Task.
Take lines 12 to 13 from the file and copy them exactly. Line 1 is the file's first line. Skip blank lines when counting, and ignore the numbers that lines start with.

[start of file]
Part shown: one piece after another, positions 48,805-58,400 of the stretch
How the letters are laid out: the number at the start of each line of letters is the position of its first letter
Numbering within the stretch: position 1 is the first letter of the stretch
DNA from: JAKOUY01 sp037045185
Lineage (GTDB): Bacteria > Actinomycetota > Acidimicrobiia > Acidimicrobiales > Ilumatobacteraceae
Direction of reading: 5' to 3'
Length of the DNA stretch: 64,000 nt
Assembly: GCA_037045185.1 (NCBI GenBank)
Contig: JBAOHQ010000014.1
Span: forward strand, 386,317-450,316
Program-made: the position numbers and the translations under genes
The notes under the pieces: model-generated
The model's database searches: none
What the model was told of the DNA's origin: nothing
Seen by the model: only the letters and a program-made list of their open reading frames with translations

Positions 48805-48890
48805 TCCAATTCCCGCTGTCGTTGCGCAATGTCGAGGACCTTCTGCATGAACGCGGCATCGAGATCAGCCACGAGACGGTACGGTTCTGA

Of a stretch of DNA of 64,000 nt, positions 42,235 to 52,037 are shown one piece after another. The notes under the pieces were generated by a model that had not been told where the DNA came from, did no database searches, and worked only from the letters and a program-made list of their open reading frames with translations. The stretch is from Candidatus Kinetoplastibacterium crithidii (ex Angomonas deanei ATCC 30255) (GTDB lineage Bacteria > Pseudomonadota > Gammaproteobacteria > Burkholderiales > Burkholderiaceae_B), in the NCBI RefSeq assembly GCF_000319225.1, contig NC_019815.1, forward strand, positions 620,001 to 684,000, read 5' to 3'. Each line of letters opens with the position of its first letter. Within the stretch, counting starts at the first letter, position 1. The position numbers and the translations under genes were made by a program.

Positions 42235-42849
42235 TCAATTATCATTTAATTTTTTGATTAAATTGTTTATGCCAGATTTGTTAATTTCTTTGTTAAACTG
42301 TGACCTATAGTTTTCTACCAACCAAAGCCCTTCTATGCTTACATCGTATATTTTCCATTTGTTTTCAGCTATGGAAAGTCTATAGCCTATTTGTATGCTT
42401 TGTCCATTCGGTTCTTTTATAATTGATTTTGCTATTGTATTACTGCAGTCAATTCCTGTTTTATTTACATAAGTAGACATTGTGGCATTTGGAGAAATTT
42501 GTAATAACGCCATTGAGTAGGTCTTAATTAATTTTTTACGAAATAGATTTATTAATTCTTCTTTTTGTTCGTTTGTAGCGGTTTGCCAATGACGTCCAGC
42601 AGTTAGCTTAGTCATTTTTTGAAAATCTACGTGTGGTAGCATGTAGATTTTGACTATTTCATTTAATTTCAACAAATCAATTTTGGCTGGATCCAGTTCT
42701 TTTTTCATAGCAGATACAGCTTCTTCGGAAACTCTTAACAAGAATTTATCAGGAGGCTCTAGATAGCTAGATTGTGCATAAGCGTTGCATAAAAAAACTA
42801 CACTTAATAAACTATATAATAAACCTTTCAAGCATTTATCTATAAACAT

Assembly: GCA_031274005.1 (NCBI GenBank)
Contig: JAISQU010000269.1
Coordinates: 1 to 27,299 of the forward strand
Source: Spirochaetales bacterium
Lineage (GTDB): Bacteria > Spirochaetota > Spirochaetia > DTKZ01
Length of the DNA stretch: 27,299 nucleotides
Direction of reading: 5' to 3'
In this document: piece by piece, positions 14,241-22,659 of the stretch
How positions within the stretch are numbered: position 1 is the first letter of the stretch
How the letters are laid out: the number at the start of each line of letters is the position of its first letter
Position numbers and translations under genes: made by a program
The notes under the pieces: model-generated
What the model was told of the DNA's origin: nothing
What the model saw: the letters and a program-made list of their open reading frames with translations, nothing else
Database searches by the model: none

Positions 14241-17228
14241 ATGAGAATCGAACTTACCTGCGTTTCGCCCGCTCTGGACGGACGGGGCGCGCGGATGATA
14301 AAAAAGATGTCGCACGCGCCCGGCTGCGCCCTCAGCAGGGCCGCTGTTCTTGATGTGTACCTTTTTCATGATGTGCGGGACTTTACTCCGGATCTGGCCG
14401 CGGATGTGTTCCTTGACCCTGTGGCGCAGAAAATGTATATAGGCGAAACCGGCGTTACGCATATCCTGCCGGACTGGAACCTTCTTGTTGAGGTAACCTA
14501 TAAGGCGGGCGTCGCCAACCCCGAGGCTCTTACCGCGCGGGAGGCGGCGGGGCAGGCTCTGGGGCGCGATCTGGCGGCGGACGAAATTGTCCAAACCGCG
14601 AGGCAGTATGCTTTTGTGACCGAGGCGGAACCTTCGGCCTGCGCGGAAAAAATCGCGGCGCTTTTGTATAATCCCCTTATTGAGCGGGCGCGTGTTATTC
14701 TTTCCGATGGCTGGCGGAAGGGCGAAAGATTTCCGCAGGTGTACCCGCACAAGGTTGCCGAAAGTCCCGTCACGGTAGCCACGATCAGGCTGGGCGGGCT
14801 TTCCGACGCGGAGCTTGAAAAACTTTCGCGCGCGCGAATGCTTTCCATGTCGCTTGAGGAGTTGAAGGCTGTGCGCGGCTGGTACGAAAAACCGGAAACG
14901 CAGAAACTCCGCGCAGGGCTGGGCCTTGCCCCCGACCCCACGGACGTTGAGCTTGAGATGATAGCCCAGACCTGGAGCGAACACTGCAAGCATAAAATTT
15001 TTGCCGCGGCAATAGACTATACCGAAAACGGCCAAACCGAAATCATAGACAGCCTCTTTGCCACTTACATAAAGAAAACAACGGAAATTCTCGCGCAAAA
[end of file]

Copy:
The notes under the pieces: model-generated
The model's database searches: none